Mo’ Money Mo’ Problems

By: Eddie Greenblat, fall 2018 IAC Student Intern

Sports are a big part of my life. I watch them, read about them, and sometimes center my entire day around a big game. I think one reason I like sports so much is all of the side stories related to sports that are more about the athletes than the games. For example, I love this new tradition where at the end of the 1st quarter of every University of Iowa home football game the entire stadium waves at patients watching the game from the windows of the children’s hospital that overlooks the stadium.

ESPN Films produces a documentary series called 30 for 30. Each documentary installment highlights a different story related to sports, but not really about sports. The first one I watched, Broke, is about how athletes spend and lose their money.

This short montage of Broke provides some details about how athletes spend, save, and lose their money. For example, Dez Bryant, formally of the Dallas Cowboys, spent $56,000 on one meal at a restaurant (1:24). The clip also has some interviews that explain that the athletes invest if they “could help them and felt good about the project (2:00).” Broke was inspired by the Sports Illustrated article, How (And Why) Athletes Go Broke. This problem is specific to athletes because their opportunity to earn money based on their God-given abilities is shorter.

So, what exactly happens to the money? The SI article spotlights Rocket Ismail, a former University of Notre Dame and Canadian Football League player who signed his first professional contract for 18.2 million dollars. Ismail shared a memory where he went to a meeting with financial advisors and felt like he was “listening to Charlie Brown’s teacher.” Ismail “sank $300,000” into a restaurant modeled after Hard Rock Café, but “[had] no idea what became of the restaurant.” However, Ismail’s investment losses don’t stop there. He also invested in a failed religious movie, record label, new cosmetic procedure, phone card dispenser, and a tourist shop.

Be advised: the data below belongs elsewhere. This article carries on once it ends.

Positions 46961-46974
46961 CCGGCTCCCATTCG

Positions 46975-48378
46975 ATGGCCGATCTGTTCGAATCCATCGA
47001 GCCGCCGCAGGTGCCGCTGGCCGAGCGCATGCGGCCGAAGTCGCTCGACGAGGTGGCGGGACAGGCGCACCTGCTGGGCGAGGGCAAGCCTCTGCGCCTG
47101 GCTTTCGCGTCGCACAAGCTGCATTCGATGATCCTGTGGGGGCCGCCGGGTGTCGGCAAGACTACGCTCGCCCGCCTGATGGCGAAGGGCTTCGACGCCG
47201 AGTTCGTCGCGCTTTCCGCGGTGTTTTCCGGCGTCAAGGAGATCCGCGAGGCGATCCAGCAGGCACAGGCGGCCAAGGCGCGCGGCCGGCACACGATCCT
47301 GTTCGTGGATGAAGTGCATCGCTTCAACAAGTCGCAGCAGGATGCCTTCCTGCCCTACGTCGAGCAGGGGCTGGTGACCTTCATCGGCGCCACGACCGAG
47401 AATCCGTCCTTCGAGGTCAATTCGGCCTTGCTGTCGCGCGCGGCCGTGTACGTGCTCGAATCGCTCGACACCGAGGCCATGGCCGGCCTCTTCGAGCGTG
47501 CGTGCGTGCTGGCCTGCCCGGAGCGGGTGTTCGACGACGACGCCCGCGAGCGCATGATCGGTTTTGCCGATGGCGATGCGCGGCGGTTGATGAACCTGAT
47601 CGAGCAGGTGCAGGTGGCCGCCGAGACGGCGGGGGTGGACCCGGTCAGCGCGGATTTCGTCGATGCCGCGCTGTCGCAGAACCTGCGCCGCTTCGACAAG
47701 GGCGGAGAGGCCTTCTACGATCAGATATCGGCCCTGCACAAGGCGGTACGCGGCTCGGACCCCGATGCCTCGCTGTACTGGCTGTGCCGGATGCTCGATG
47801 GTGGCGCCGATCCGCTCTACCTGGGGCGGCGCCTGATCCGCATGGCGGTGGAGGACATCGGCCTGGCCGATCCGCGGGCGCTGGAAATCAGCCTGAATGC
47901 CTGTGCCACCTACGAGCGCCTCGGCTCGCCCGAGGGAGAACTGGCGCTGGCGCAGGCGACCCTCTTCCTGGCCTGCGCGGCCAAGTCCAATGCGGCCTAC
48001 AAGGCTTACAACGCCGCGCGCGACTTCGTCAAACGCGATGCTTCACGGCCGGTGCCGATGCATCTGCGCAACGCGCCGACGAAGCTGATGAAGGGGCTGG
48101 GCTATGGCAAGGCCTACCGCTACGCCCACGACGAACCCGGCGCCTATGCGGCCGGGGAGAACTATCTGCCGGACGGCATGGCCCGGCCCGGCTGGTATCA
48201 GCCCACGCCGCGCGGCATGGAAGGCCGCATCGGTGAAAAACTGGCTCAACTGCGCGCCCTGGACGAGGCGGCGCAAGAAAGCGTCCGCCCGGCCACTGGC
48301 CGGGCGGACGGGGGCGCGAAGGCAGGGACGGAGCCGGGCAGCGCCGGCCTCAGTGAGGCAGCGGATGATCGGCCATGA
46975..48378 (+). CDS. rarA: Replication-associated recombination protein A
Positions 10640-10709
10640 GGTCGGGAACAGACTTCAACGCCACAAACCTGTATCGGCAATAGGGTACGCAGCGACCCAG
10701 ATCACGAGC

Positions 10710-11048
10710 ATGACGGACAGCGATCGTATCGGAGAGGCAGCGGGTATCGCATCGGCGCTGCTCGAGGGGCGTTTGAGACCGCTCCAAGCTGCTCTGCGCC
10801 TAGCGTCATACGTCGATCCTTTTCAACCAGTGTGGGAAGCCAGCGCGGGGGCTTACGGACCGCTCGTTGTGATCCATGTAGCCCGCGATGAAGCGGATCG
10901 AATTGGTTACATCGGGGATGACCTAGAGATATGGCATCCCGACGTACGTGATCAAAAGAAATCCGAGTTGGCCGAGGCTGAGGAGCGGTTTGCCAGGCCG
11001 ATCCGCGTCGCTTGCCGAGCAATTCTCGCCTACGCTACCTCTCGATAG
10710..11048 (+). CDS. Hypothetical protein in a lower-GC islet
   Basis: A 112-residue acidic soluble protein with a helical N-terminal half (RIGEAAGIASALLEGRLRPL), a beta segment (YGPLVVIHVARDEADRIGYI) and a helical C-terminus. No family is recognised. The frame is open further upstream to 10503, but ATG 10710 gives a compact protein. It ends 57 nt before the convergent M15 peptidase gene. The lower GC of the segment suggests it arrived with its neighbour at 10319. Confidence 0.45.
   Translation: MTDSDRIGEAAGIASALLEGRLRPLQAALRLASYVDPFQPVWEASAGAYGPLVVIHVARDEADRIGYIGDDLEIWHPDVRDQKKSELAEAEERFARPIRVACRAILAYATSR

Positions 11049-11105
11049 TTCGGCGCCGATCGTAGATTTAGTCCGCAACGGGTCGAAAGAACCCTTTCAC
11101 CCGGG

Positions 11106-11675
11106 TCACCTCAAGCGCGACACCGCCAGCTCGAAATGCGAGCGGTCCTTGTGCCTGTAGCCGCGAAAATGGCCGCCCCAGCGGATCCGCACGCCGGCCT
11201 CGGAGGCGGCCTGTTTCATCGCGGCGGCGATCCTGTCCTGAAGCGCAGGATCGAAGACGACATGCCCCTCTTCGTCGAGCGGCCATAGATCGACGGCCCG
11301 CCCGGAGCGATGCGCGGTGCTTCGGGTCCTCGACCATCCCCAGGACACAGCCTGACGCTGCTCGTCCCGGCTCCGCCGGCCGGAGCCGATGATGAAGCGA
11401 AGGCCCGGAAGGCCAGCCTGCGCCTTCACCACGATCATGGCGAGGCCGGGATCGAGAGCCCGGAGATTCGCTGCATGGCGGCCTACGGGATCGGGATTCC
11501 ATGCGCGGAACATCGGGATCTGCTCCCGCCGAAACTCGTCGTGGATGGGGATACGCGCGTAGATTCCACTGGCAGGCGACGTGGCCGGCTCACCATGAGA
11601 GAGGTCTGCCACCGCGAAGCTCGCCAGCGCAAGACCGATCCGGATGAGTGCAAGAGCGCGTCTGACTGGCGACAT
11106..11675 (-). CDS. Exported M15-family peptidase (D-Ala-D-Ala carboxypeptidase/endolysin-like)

These investment issues are not totally Ismail’s fault though. Most athletes follow the advice of the professionals they surround themselves with, and Ismail did just that. Ed Butowsky, a financial advisor featured in both the documentary and SI article, explains that athletes’ portfolios are often heavy on risky investments like “inventions, night clubs, car dealerships, and t-shirt companies.”

This series will detail how athletes lose their money, save their money, and put their money to use for their communities.

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